[Tux]

Debian Cheatsheet

I began this page many years ago when I was switching from Redhat-based distros to Debian.

Package management

Updating and installing packages

apt install packagename
installs a new package.
apt remove packagename
removes a package, but may sometimes leave some config files
apt purge packagename
removes a package and is more likely to remove config files as well
apt update
Run this after changing /etc/apt/sources.list or /etc/apt/preferences, and periodically (daily or at least weekly) to pick up pointers to new package. Does not actually install any packages, just updates the list of package versions.
apt upgrade, apt safe-upgrade
Get all software updates available for this distro, but not if it involves installing new packages or removing existing ones.
apt dist-upgrade, apt full-upgrade
Get all software updates available for this distro, including installing new packages or removing old ones.
apt autoclean
Run this periodically to clean out .deb archives from packages which are no longer installed on the system. You can regain lots of disk space that way. If you're really desperate for disk space, apt-get clean is more radical, and will remove .deb files even for packages currently installed. But most of the time you probably don't need the .debs any more, so it might be worth it if you're strapped for megabytes.

Querying packages not yet installed

apt-cache search string
Searches for string in the list of known packages: like using rpmfind.
dpkg -l package-name-pattern
List packages matching pattern: rpm -q pattern or rpm -qa | grep pattern.
apt-file search filename
Search for a package (need not be installed) containing files including the string. apt-file is a package of its own, which you may have to apt-get install first, then run apt-file update. If apt-file search filename shows you too much, try apt-file search filename | grep -w filename (which shows you only the files that contain filename as a whole word) or variants like apt-file search filename | grep /bin/ only files located in directories like /bin or /usr/bin, useful if you're looking for a particular executable).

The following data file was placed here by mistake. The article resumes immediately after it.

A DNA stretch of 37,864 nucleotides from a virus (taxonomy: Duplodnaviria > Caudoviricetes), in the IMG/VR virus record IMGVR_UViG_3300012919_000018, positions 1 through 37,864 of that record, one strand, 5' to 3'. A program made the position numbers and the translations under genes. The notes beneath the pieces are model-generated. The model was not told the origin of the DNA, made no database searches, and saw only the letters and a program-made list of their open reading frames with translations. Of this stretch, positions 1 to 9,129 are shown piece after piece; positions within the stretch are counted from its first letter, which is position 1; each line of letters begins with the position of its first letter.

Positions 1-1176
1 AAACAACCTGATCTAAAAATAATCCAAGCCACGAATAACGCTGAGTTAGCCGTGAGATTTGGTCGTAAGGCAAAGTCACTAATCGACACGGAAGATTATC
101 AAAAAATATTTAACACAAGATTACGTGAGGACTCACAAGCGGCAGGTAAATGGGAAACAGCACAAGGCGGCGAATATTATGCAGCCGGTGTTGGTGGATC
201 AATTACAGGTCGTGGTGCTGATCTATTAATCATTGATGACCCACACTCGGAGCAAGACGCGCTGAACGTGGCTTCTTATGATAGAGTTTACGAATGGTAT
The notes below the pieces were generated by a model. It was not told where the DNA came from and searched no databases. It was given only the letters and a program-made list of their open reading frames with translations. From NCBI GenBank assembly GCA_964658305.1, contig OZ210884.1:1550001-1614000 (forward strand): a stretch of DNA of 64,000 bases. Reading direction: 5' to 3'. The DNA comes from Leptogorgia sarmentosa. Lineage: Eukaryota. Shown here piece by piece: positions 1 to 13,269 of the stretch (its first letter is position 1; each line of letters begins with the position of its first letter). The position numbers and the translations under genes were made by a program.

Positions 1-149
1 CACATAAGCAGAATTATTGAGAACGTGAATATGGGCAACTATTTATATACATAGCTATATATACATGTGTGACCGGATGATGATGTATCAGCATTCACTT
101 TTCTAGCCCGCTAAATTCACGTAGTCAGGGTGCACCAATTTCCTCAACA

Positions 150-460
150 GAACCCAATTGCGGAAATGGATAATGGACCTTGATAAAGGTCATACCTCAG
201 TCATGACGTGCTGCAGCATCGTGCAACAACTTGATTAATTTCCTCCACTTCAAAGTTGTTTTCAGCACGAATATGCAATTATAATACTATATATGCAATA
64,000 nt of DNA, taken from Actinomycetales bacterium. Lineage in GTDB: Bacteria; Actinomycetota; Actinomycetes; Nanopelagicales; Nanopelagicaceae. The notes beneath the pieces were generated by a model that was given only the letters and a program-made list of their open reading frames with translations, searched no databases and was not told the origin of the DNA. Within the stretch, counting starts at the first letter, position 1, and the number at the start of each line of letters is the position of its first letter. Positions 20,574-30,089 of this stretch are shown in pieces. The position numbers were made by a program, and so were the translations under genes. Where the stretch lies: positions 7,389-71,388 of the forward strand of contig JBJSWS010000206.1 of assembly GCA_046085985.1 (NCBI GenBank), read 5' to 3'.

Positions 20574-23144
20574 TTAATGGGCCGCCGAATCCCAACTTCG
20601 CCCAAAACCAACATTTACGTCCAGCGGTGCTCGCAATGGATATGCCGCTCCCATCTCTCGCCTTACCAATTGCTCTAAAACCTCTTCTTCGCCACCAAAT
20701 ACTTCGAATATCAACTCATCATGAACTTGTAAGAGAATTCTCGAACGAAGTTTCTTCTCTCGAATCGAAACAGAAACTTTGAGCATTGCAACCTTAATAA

apt-cache showpkg pkgs...
Show information about packages.
apt-cache dumpavail
Prints out an available list.
apt-cache show pkgs...
Displays package records, even uninstalled ones, similar to dpkg --print-avail. Like rpm -q packagename.
apt-cache depends <package>
Show what <package> depends on.
apt-cache rdepends <package>
Show what other packages depend on <package>.
grep-excuses <package>
Show why package, in unstable, isn't in testing yet.
apt-cache pkgnames
Fast listing of every package in the system.

Querying currently installed packages

dpkg -S file
Which installed package owns the file? Like rpm -qf file.
dpkg -L package
List files in the package. Like rpm -ql package.
apt-cache policy pkg
Show which repository pkg came from, if you have multiple ones in sources.list.
apt-cache show <package> | grep ^Source
Find the source package which produces this binary package. If it returns nothing, then the source package name is the same as the binary package name.

Some other useful commands

apt-get autoremove
Clean out packages that were installed as a dependency of a package that's no longer installed.
apt-get clean
Remove .deb files from old packages that are no longer installed.
deborphan and apt-get remove `deborphan`
Find libraries no longer needed by any installed apps.
apt-get dselect-upgrade
Clean out even more orphan packages.
apt-mark hold packagename
apt-mark unhold packagename
Hold a package that would otherwise be removed. For instance, to keep an older kernel in place when newer ones break.

Investigating Upgrade Problems

When a specific package is preventing upgrades — perhaps it's suggesting that you apt --fix-broken install but you can't because a package that needs to be removed is broken and won't let you remove it — try this:

dpkg --purge --force-all broken-package-name
apt --fix-broken install